Asthma Home > Pulmicort Warnings and Precautions
There are many important Pulmicort warnings and precautions to be aware of before taking the medication. In some cases, Pulmicort can immediately cause your asthma symptoms to become worse, it may suppress the immune system, and can also cause glaucoma or cataracts. In addition, you should not take Pulmicort if you are allergic to any of the ingredients used to make the medication.
Pulmicort: What Should I Tell My Healthcare Provider?You should talk with your healthcare provider prior to taking Pulmicort® (budesonide inhalation) if you have:
- Not had chickenpox or the measles (or have not been vaccinated against them)
- Tuberculosis, herpes, or any other infections
- Glaucoma or cataracts
- Any allergies, including allergies to food (especially milk), dyes, or preservatives.
Also, let your healthcare provider know if you are:
- Pregnant or thinking of becoming pregnant
Make sure to tell your healthcare provider about all of the medicines you take, including prescription and non-prescription medicines, vitamins, and herbal supplements.
Some Pulmicort Warnings and PrecautionsSome warnings and precautions to be aware of with Pulmicort include the following:
- If you are switching from an oral steroid to Pulmicort (which is an inhaled steroid), your healthcare provider should decrease your dose of the oral steroid very slowly. Stopping an oral steroid too quickly can be very dangerous.
- Pulmicort is not a fast-acting asthma medication and cannot replace fast-acting rescue inhalers. Do not use Pulmicort to treat an asthma attack. Everyone taking Pulmicort should also have a rescue asthma medication available at all times. Let your healthcare provider know if you need to use your rescue inhaler more frequently than usual, as this may be a sign of worsening asthma.
- Pulmicort can immediately cause your asthma symptoms to become worse. If this happens, use your rescue inhaler (such as albuterol) as needed and contact your healthcare provider for further instruction.
- Pulmicort is a steroid and may suppress the immune system. Although this is more likely to occur with oral steroids, it is still possible with inhaled steroids (such as Pulmicort). Therefore, you may be at a higher risk for infections. Certain infections (such as chickenpox or the measles) may be more dangerous if you are taking Pulmicort. Let your healthcare provider know right away if you are exposed to chickenpox or the measles (if you have not had these infections and have not been vaccinated against them).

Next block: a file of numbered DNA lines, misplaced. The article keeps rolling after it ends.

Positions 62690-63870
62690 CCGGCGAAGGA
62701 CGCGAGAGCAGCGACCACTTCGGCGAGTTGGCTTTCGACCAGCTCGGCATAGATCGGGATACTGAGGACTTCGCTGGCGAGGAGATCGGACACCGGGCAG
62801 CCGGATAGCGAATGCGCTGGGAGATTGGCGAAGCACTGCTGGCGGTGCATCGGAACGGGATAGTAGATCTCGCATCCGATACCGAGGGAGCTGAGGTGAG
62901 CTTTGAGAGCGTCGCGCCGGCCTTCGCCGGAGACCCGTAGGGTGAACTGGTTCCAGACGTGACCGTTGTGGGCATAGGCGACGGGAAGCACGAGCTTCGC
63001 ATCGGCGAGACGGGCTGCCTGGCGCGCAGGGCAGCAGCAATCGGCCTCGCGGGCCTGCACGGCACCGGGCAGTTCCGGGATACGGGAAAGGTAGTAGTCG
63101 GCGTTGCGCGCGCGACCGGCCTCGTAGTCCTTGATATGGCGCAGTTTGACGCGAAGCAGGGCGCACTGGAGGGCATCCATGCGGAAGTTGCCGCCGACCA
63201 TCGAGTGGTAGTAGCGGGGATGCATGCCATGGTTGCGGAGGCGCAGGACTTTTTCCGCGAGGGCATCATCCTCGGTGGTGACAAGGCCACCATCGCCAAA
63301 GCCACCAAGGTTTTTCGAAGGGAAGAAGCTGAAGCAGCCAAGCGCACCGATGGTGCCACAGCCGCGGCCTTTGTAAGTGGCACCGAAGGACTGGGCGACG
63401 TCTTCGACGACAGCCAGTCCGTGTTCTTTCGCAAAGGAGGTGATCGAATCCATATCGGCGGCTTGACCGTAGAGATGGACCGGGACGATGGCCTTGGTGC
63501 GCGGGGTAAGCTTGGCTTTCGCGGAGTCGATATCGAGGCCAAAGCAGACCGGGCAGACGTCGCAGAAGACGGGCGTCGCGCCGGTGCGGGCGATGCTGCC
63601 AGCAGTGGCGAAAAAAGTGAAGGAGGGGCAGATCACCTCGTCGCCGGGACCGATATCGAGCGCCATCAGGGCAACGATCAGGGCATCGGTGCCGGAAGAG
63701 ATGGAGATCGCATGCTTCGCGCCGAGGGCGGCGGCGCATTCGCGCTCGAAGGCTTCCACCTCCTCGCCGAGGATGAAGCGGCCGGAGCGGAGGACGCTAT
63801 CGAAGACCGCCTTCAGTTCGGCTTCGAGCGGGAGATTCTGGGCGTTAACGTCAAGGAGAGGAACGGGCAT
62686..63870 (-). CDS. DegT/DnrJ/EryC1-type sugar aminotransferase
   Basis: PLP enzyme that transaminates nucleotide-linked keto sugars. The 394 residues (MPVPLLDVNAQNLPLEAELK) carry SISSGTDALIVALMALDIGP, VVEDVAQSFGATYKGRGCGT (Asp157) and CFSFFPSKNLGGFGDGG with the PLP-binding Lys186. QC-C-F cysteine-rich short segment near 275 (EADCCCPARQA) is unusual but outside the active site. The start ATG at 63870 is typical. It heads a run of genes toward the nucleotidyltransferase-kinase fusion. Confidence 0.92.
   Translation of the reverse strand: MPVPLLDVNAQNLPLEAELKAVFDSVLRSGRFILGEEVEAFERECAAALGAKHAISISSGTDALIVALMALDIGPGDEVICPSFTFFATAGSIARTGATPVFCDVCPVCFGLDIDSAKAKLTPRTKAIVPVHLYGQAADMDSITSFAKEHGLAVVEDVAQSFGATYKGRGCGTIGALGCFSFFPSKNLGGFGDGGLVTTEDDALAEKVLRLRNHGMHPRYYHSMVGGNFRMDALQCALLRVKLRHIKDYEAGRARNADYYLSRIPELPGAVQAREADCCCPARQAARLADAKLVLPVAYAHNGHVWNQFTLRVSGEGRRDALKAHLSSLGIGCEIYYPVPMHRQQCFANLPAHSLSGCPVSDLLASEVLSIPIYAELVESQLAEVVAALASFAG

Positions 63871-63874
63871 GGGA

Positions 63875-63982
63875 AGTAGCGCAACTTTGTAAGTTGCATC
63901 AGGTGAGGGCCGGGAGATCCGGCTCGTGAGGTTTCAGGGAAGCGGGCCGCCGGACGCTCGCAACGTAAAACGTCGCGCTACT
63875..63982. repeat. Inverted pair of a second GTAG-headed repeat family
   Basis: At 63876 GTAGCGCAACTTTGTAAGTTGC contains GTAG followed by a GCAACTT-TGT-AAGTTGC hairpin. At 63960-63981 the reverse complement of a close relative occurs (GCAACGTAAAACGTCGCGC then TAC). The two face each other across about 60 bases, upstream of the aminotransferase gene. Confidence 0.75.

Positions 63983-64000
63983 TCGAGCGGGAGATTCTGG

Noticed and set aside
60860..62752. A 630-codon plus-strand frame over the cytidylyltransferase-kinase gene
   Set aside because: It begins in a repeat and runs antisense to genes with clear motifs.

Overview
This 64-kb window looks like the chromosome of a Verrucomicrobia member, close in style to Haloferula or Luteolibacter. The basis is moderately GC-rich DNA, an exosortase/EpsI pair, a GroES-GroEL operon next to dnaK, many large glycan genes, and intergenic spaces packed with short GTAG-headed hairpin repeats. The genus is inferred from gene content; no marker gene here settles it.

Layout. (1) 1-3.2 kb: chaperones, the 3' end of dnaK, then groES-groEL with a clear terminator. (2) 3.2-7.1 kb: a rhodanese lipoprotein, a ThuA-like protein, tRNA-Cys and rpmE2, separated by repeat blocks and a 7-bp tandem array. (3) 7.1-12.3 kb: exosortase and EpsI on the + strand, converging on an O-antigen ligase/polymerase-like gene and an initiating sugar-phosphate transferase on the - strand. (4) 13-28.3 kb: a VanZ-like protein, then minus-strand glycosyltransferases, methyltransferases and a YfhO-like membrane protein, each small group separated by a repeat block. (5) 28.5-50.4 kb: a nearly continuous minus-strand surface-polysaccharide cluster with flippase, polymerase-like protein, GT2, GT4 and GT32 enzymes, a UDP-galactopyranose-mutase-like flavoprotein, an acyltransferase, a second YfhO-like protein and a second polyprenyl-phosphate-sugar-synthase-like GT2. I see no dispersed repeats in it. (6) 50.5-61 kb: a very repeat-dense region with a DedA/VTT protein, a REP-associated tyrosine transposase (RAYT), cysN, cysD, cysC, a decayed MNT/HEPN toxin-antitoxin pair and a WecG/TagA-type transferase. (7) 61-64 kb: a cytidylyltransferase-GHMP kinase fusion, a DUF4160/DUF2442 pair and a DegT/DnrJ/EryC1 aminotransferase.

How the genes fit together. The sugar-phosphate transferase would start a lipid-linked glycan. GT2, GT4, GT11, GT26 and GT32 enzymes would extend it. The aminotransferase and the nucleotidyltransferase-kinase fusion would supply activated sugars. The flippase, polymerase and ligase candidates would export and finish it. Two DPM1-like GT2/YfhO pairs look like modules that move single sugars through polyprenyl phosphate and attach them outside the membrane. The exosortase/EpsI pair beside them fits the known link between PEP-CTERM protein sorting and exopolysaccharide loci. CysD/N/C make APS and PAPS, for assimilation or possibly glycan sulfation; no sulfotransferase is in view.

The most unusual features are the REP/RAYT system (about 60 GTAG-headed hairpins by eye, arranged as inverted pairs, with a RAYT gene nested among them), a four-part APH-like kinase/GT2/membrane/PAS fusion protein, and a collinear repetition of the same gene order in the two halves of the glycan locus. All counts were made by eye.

- Like all steroids, Pulmicort may slow the growth in children and teenagers. Usually, this slowing of growth is small, with children growing about one centimeter less per year. Contact your child's healthcare provider if you are concerned about slow growth in your child.
- Inhaled steroids (including Pulmicort) can cause glaucoma or cataracts (conditions of the eyes).
- Before starting Pulmicort, be sure to tell your healthcare provider if you currently have any type of infection. Also, let your healthcare provider know if you have ever had tuberculosis or a herpes infection of the eye, as Pulmicort may weaken the immune system, allowing these infections to worsen.
- Pulmicort can interact with other medications (see Pulmicort Drug Interactions).
- Pulmicort is considered a pregnancy Category B medication. This means that Pulmicort is probably safe for use in pregnant women, although the full risks are not known. Talk to your healthcare provider about the risks and benefits of using Pulmicort during pregnancy (see Pulmicort and Pregnancy for more information).
- It is not known if inhaled budesonide (the active ingredient of Pulmicort) passes through breast milk. Therefore, if you are breastfeeding or plan to start, be sure to talk with your healthcare provider about using Pulmicort (see Pulmicort and Breastfeeding for more information).